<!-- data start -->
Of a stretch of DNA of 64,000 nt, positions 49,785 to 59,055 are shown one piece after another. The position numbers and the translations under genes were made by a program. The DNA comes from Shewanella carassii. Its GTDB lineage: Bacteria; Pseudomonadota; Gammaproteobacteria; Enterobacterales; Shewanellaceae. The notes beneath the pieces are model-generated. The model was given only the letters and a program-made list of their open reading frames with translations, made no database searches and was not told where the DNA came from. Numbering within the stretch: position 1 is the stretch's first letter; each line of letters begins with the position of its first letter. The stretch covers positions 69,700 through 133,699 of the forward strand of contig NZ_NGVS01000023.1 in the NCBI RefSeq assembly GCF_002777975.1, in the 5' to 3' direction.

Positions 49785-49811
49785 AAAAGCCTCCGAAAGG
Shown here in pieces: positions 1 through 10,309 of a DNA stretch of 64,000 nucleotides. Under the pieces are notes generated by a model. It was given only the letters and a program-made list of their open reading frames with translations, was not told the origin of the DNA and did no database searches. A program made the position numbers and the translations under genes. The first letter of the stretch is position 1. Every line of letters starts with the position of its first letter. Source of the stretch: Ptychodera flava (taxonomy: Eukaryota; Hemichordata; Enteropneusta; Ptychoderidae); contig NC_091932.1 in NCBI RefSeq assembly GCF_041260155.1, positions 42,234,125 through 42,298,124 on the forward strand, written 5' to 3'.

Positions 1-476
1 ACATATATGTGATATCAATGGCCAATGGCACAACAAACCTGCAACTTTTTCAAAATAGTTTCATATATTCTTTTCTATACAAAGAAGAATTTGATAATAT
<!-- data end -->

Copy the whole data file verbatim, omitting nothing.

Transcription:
Of a stretch of DNA of 64,000 nt, positions 49,785 to 59,055 are shown one piece after another. The position numbers and the translations under genes were made by a program. The DNA comes from Shewanella carassii. Its GTDB lineage: Bacteria; Pseudomonadota; Gammaproteobacteria; Enterobacterales; Shewanellaceae. The notes beneath the pieces are model-generated. The model was given only the letters and a program-made list of their open reading frames with translations, made no database searches and was not told where the DNA came from. Numbering within the stretch: position 1 is the stretch's first letter; each line of letters begins with the position of its first letter. The stretch covers positions 69,700 through 133,699 of the forward strand of contig NZ_NGVS01000023.1 in the NCBI RefSeq assembly GCF_002777975.1, in the 5' to 3' direction.

Positions 49785-49811
49785 AAAAGCCTCCGAAAGG
Shown here in pieces: positions 1 through 10,309 of a DNA stretch of 64,000 nucleotides. Under the pieces are notes generated by a model. It was given only the letters and a program-made list of their open reading frames with translations, was not told the origin of the DNA and did no database searches. A program made the position numbers and the translations under genes. The first letter of the stretch is position 1. Every line of letters starts with the position of its first letter. Source of the stretch: Ptychodera flava (taxonomy: Eukaryota; Hemichordata; Enteropneusta; Ptychoderidae); contig NC_091932.1 in NCBI RefSeq assembly GCF_041260155.1, positions 42,234,125 through 42,298,124 on the forward strand, written 5' to 3'.

Positions 1-476
1 ACATATATGTGATATCAATGGCCAATGGCACAACAAACCTGCAACTTTTTCAAAATAGTTTCATATATTCTTTTCTATACAAAGAAGAATTTGATAATAT